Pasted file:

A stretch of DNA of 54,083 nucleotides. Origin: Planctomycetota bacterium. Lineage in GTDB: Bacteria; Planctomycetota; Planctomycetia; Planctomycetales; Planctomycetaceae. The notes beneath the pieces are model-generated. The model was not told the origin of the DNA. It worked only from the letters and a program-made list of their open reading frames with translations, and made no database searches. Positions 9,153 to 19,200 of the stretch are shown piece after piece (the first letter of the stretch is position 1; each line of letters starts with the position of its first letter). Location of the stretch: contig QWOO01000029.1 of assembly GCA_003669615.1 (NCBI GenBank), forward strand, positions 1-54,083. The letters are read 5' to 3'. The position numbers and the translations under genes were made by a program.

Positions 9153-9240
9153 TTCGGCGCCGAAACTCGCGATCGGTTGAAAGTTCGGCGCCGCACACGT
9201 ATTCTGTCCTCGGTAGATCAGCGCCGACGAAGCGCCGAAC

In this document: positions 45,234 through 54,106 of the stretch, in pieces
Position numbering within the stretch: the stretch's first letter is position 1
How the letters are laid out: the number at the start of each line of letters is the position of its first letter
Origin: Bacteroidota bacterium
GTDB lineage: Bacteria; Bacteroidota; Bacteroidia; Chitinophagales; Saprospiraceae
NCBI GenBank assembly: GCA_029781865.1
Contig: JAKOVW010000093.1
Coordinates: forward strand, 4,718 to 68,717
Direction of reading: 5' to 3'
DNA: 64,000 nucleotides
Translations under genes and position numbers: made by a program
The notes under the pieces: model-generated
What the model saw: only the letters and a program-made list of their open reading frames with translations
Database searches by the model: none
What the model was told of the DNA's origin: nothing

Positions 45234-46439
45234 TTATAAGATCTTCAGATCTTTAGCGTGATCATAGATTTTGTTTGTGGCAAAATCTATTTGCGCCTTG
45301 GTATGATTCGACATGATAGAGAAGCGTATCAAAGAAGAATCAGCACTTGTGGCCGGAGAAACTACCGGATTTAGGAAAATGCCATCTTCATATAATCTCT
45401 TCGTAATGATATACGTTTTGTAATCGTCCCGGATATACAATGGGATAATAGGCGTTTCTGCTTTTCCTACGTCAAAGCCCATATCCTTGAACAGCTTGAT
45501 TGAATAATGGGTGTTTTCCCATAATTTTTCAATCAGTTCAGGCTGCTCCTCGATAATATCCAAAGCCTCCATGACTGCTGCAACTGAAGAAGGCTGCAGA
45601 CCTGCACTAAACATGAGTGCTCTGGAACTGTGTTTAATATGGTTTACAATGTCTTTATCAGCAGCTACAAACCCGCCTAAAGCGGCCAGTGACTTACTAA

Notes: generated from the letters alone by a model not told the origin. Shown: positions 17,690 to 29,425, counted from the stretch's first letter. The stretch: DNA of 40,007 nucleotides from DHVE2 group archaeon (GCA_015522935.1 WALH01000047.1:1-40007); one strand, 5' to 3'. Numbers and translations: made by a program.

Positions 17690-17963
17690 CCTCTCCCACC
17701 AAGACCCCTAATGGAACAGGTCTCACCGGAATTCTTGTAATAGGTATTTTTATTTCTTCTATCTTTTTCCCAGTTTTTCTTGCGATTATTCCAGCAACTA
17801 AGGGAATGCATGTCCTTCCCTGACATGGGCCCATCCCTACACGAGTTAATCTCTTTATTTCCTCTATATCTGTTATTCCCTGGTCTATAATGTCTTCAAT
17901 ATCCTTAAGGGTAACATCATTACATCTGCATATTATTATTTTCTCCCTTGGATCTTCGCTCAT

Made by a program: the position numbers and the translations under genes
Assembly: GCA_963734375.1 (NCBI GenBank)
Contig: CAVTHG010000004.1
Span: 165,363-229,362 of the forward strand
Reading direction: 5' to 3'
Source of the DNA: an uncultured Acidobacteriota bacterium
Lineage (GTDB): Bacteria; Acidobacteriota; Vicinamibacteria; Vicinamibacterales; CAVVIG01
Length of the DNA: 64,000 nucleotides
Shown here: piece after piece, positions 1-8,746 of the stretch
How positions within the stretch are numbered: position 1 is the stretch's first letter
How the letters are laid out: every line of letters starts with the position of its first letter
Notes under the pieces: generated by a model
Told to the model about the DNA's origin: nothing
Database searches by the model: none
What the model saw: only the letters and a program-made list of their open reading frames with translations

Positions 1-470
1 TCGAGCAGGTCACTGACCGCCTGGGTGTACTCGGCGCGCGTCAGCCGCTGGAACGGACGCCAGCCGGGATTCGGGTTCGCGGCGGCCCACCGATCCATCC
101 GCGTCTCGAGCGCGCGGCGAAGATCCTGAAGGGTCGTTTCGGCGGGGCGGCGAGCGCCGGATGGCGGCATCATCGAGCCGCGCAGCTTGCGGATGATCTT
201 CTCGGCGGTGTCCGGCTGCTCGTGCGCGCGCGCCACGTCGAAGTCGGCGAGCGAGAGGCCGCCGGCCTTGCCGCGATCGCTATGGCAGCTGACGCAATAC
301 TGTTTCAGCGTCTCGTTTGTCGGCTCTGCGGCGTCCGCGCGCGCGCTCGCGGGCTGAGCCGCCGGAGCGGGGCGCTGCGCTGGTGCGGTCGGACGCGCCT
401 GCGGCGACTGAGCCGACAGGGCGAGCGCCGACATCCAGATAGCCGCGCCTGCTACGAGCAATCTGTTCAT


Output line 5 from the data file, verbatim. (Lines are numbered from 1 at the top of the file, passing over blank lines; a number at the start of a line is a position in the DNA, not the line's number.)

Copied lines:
In this document: positions 45,234 through 54,106 of the stretch, in pieces